Link to the NIH table: https://www.covid19treatmentguidelines.nih.gov/tables/table-2e/.

💊 A new study out of George Washington University has identifies an amazing new drug that cuts the risk of ventilation for Covid-19 patients by ALMOST HALF (44%). And it reduces in-hospital mortality by NEARLY HALF (47%). It keeps 43% of patients out of the ICU altogether. The problem is, this drug is highly controversial. Soon, the federal government will be probably be monitoring pharmacies who prescribe it.

Oh wait, never mind. It’s ASPIRIN. You can just buy it over the counter. And guess what? The low-dose kind works just fine.

The mechanism isn’t complicated. Late-stage Covid causes small-vessel blood clotting, which is what then causes the trouble in your lungs. Low-dose aspirin is a commonly-used treatment for folks who suffer from blood clotting issues or who are in danger of a stroke, including most people who’ve had a heart attack or a myocardial infarction. So. ASPIRIN.

And check this out. In a March study out of Israel, researchers came to similar conclusions about aspirin as the GWU team, but also found that folks on an aspirin regimen were 30% less likely to catch Covid in the first place. Gosh. If only we’d known about this like, a year ago. What’s up, experts?

Aspirin might also be a good safe and effective medicine to consider putting yourself on if you happen to, say, take some kind of injection whose side effects include blood clotting issues or myocarditis or anything like that. Just saying.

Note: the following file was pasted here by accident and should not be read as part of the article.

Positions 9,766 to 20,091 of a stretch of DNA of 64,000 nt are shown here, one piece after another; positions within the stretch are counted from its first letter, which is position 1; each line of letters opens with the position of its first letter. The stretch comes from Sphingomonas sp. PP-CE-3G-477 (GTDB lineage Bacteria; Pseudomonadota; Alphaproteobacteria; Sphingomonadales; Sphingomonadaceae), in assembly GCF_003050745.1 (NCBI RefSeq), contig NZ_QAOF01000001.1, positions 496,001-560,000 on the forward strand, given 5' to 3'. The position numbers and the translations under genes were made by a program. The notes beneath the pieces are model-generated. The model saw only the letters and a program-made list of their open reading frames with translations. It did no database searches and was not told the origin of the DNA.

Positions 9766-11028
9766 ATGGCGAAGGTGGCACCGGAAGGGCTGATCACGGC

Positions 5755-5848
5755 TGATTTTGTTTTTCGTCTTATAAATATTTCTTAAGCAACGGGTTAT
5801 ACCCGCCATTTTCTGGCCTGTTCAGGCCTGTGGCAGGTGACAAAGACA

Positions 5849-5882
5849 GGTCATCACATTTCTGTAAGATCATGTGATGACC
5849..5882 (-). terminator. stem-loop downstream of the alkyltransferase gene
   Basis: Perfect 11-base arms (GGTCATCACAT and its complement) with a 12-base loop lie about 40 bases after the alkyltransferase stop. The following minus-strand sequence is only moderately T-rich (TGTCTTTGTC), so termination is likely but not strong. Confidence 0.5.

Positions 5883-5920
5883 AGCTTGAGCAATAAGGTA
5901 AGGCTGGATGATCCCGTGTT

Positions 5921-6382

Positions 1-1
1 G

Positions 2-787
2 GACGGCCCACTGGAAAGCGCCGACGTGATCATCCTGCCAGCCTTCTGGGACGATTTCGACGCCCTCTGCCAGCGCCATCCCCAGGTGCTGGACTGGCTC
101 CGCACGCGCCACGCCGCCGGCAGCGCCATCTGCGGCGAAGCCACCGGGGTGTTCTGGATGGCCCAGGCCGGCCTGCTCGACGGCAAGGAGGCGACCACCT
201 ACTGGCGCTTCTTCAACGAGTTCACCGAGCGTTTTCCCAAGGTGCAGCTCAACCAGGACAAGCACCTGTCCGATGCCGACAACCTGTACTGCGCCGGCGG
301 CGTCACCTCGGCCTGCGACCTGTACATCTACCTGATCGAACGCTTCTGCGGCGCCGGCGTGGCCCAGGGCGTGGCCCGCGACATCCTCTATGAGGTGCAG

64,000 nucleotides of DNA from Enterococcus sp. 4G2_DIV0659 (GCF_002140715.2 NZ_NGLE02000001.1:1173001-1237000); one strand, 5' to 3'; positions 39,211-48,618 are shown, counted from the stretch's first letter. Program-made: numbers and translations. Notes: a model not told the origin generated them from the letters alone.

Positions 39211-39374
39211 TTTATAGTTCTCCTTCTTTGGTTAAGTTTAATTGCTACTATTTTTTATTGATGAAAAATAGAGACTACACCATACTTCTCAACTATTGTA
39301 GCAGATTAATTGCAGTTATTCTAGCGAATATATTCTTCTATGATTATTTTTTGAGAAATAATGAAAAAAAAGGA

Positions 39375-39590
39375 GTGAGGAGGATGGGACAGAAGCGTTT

🔥 Texas-based American and Southwest Airlines said they are going to keep on with their vaccine mandates, defying Governor Abbott’s new executive order banning mandatory vaccination policies. They’ve argued that Joe Biden’s invisible Covid mandate supersedes any contradictory state laws. Your move, Texas. Maybe send in the Rangers?

I’m starting to think there may be a LOT of contradictory state and federal laws soon.

Southwest Airlines’ CEO Gary Kelly has finally shut up about imaginary bad weather and is talking about his company’s reprehensible vaccine mandate. In an interview on CNBC yesterday, he said he thinks businesses should NOT impose Covid vaccine mandates on their employees. He said his company is only doing it to comply with the Biden administration’s rules.

“I’ve never been in favor of corporations imposing that kind of a mandate. I’m not in favor of that. Never have been,” Kelly said in the interview. Oh, okay. “But the executive order from President Biden mandates that all federal employees and then all federal contractors, which covers all the major airlines, have to have a [vaccine] mandate … in place by Dec. 8, so we’re working through that.”

It’s BIDEN’S fault.

Kelly is referring to Biden’s executive order requiring federal employees and contractors to get injected. Biden’s executive order doesn’t have a date in it. But Kelly blames the whole thing on Biden. In a memo to employees last month, Kelly said ”I do not believe it is up to me, as CEO of a company, to mandate to people that they get vaccinated. That’s my personal philosophy and my personal belief.” Gee, what terrific leadership. I bet that was a great comfort to all the Southwest employees.

Is it just me, or is this a really strange way for Kelly to show how much he thinks that companies shouldn’t mandate vaccines?

Anyway, have a wonderful Wednesday, and I’ll see you back here tomorrow for more.